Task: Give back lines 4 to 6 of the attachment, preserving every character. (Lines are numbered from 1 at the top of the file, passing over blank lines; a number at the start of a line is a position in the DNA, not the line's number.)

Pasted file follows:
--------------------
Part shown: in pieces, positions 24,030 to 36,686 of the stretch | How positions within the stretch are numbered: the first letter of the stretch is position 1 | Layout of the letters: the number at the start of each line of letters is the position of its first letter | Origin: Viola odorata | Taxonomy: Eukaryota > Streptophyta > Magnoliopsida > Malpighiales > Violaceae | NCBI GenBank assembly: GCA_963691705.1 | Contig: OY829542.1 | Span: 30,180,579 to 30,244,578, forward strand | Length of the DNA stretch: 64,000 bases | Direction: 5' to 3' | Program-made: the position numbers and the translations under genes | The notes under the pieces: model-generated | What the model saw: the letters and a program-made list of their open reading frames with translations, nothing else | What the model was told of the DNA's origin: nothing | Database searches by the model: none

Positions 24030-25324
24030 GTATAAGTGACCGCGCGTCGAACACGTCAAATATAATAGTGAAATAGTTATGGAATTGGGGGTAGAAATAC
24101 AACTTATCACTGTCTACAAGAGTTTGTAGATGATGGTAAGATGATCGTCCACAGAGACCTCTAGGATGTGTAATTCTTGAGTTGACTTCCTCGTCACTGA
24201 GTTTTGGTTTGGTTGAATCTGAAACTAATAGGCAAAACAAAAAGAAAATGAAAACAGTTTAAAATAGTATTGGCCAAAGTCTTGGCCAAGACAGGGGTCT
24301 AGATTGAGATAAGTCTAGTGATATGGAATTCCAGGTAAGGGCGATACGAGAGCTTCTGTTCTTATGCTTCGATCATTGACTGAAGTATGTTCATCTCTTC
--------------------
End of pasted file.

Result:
24101 AACTTATCACTGTCTACAAGAGTTTGTAGATGATGGTAAGATGATCGTCCACAGAGACCTCTAGGATGTGTAATTCTTGAGTTGACTTCCTCGTCACTGA
24201 GTTTTGGTTTGGTTGAATCTGAAACTAATAGGCAAAACAAAAAGAAAATGAAAACAGTTTAAAATAGTATTGGCCAAAGTCTTGGCCAAGACAGGGGTCT
24301 AGATTGAGATAAGTCTAGTGATATGGAATTCCAGGTAAGGGCGATACGAGAGCTTCTGTTCTTATGCTTCGATCATTGACTGAAGTATGTTCATCTCTTC